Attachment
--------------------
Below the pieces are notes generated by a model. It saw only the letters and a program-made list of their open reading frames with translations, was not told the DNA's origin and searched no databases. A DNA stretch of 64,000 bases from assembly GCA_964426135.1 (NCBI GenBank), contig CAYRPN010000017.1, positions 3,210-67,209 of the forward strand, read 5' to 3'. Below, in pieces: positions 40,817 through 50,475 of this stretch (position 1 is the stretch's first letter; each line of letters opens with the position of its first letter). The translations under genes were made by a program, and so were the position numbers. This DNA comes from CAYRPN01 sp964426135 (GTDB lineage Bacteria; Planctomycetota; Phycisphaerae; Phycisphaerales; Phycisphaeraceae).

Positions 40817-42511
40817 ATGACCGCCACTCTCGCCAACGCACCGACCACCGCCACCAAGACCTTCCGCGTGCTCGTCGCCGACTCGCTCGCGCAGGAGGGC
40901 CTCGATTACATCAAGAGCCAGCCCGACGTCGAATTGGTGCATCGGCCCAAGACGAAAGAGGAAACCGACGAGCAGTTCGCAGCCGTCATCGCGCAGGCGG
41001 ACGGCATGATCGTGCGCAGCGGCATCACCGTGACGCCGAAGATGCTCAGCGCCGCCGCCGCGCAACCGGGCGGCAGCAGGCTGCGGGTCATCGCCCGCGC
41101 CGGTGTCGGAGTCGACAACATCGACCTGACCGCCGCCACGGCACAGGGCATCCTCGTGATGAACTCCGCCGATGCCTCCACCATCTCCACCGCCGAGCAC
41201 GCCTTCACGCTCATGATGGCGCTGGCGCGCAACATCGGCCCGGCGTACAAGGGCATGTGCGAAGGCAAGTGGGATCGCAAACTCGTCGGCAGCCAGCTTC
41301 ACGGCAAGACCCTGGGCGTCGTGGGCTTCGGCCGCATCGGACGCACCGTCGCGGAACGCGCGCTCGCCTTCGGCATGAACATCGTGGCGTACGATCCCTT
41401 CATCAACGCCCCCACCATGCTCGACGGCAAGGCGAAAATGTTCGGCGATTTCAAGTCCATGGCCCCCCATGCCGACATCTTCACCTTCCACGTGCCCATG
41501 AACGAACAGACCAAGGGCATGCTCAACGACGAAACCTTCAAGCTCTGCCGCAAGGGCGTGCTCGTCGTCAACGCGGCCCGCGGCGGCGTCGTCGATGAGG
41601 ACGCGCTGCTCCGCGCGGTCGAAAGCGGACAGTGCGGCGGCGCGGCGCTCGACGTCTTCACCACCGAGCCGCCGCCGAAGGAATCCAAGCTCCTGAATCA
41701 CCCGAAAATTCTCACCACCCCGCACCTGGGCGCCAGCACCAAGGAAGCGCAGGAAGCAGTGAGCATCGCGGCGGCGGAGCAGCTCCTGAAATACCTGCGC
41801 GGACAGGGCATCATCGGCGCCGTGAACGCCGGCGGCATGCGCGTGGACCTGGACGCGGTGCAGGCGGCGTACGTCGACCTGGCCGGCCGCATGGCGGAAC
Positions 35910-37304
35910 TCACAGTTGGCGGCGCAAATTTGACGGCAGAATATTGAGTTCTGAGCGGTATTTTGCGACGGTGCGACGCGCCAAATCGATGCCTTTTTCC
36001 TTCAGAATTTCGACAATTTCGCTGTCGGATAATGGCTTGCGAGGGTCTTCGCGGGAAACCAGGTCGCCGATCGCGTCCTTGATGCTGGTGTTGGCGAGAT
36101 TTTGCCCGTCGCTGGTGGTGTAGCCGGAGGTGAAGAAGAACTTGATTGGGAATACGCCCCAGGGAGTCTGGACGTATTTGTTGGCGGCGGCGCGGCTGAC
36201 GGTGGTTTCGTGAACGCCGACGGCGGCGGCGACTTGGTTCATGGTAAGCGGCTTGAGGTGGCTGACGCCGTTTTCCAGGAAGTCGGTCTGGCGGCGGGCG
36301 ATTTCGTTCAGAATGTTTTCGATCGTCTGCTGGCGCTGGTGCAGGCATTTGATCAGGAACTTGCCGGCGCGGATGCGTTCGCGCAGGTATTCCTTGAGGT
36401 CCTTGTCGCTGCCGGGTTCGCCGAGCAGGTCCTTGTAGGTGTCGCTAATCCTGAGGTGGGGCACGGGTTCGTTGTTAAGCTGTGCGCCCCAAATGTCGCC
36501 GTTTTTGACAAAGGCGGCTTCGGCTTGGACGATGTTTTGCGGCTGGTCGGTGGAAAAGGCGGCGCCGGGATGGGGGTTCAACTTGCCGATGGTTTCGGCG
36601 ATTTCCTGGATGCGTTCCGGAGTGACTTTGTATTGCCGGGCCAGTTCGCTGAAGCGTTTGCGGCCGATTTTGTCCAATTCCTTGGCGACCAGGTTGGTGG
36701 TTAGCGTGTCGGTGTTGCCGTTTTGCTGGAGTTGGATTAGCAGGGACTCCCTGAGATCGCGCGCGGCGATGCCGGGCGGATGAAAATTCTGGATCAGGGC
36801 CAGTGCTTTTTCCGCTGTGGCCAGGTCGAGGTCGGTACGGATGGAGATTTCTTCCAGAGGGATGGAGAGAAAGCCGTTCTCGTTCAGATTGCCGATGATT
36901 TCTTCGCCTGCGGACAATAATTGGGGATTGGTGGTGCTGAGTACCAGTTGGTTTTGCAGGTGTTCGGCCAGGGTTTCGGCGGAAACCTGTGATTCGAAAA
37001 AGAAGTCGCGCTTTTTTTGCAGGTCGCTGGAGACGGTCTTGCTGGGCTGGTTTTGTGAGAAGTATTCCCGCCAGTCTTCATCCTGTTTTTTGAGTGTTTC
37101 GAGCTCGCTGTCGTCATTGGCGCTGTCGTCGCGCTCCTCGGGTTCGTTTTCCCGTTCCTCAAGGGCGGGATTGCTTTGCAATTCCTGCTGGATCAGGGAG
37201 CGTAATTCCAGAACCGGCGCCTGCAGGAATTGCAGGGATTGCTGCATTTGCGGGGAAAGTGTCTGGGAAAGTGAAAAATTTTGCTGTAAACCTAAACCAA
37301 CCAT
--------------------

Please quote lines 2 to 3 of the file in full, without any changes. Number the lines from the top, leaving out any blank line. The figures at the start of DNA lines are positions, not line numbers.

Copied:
Positions 40817-42511
40817 ATGACCGCCACTCTCGCCAACGCACCGACCACCGCCACCAAGACCTTCCGCGTGCTCGTCGCCGACTCGCTCGCGCAGGAGGGC